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Our research includes projects in the epidemiology of mental illness and violent crime, violence risk assessment, prison health, pharmacoepidemiology studies, forensic services, and suicide and self-harm in prisoners and offenders. More recent work has focused on suicide prevention, particularly in people with severe mental illness.

Our main focus in Forensic Psychiatry and Psychology is to investigate associations and mechanisms for violent crime in severe mental illness, and develop scalable approaches to violence risk assessment. This work is funded by the Wellcome Trust.

We have worked alongside our colleagues at the Karolinska Institute to begin a definitive examination of the relationship between violent crime and both schizophrenia and bipolar disorder, and increased risk attributable to comorbid substance misuse. We have estimated that the proportion of violent crimes attributable to patients with these diagnoses is less than 5%, a finding which has been used by mental health charities to address patient stigma. Our investigations on the association of mental illness with specific violent crimes suggests the need for much closer collaboration of criminal justice and mental health services.

Although some research has focused on risk factors, the underlying causal mechanisms are still poorly understood. Our current and future programme of work addresses this, and will continue to translate these findings into more effective violence risk assessment for patients with severe mental illness and treatment focused on modifiable risk factors.

We are also working on outcome measures in forensic mental health (NIHR-funded, led by Howard Ryland), and a mixed-methods investigation of risk assessment for violence in early intervention services (NIHR-funded, led by Daniel Whiting). Other work with Manchester University is examining modifiable risk factors and risk prediction for repeat self harm in high risk prisoners (HTA-funded). We are also researching, as part of the Oxford ARC, risk factors and prediction models for self harm using information from electronic health records. We are also funded by the Oxford Health Biomedical Research Centre under the data science theme to examine risk stratification in mental illness, and the NIHR Applied Research Collaborations (ARCs) to study risk prediction models in child and adolescent mental health.  

Recent Media Activity

"New analysis of isotretinoin and risk for adverse neuropsychiatric outcomes"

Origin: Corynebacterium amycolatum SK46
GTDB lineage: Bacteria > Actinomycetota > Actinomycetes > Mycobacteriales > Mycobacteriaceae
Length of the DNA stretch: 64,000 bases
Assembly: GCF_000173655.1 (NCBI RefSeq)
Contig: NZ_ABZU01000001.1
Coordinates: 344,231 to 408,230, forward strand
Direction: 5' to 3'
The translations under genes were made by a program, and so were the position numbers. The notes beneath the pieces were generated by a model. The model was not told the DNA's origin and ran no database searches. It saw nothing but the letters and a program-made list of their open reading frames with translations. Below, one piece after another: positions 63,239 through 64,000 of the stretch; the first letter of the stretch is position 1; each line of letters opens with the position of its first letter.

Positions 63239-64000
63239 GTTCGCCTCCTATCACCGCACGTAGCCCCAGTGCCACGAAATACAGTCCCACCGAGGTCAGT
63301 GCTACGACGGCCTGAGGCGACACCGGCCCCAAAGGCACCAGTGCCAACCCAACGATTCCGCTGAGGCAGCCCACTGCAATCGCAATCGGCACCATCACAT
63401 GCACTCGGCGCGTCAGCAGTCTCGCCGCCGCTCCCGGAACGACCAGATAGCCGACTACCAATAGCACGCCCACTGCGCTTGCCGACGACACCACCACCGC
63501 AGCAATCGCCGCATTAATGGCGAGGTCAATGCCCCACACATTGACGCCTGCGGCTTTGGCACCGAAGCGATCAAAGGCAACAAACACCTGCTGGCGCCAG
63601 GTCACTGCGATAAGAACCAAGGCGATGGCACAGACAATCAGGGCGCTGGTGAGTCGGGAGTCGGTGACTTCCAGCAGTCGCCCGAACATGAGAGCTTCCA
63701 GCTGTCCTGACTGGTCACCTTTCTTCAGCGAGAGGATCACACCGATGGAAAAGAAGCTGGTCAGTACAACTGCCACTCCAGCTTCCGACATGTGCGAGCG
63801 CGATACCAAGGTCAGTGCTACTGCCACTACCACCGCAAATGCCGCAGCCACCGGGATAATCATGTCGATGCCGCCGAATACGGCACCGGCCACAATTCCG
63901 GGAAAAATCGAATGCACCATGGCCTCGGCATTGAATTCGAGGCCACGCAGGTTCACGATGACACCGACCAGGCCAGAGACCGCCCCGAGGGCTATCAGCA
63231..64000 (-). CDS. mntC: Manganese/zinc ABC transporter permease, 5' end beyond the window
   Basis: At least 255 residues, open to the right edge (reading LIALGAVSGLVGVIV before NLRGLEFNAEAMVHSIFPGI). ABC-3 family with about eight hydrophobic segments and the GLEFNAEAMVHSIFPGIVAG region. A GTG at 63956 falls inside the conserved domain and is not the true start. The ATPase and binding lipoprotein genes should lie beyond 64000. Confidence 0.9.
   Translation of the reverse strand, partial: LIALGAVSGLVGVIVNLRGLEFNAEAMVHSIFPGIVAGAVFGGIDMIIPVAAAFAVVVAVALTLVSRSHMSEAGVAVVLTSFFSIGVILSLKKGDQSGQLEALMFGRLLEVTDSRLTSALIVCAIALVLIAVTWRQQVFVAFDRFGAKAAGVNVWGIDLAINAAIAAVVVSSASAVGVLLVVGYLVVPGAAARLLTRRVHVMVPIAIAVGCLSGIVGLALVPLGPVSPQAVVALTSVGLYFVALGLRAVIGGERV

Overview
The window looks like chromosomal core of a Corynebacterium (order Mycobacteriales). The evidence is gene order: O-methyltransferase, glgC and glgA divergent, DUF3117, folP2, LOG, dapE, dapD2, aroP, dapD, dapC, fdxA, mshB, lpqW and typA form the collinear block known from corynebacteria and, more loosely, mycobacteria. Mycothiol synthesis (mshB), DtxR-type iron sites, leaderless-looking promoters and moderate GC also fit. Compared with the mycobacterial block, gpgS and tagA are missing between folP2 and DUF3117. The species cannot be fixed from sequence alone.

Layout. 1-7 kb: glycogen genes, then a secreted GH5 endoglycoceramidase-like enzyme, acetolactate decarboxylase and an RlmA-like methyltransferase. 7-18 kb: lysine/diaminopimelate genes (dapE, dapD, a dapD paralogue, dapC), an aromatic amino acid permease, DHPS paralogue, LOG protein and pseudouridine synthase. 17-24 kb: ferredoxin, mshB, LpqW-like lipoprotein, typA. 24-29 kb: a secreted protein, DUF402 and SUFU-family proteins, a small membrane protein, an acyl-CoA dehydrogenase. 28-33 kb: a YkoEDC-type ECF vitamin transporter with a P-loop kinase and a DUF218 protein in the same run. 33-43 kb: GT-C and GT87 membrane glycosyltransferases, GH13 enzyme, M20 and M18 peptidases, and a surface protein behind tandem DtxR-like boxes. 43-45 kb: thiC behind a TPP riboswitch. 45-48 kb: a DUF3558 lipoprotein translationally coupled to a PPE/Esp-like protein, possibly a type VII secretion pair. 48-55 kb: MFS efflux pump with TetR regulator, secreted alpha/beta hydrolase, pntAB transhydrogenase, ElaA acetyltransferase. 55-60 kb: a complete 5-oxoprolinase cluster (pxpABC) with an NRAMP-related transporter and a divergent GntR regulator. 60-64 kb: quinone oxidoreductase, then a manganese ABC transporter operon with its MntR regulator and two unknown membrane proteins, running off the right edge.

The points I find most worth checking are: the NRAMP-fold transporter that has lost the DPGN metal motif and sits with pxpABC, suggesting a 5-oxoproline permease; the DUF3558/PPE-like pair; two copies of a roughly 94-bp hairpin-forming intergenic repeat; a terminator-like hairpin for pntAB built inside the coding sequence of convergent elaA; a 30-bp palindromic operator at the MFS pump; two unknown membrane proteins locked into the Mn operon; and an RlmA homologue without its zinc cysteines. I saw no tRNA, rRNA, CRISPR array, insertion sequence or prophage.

Medscape (2022)

"Prisons, covid, and vaccines" 
The Washington post (2021)

"Experts call to include prisoners in COVID-19 vaccine health plans". 
Lancet World Report

"Jabs for Jailbirds". 
The Spectator

"Men with alcohol problems six times more likely to abuse partner"
BBC (2019)

"Common nerve pain drug linked to suicidal behavior, overdose". 

"No overcrowding link to prison suicide, study suggests"
BBC News

"Drug and alcohol abuse medications shown to improve patients' lives"
University of Oxford News

"Giving ex-prisoners psychiatric drugs leads to huge cut in reoffending rates, study finds"
The Independent

"Childhood traumatic brain injury and long term outcomes"
BBC World Service [mp3] & PLOS paper

"How To Interpret That Study Linking Violence And Antidepressants"
Huffington Post

"Is there a link between taking antidepressants and increased risk of committing violent crime?"
BBC World Service (from 8:39)

"Ex-prisoners with mental health problems 'more likely to reoffend'"
The Guardian

"Risk of sex offending linked to genetic factors, study finds"
The Guardian

"Clinically depressed three times more likely to commit violent crime"

"Schizophrenia associated with increased rates of violence and suicide"
BMJ News

"Mental Illness Can Shorten Lives More Than Chain-Smoking"
National Public Radio

"Medications Cut Violence Among Mentally Ill in Study"
Wall Street Journal

Coin-toss justice, Seena Fazel
New Scientist 

Our team


JAMA Psychiatry - TBI Author Tables

40 KB, Microsoft Office - Word Document

Recidivism Reporting Checklist

50 KB, PDF document

Related research themes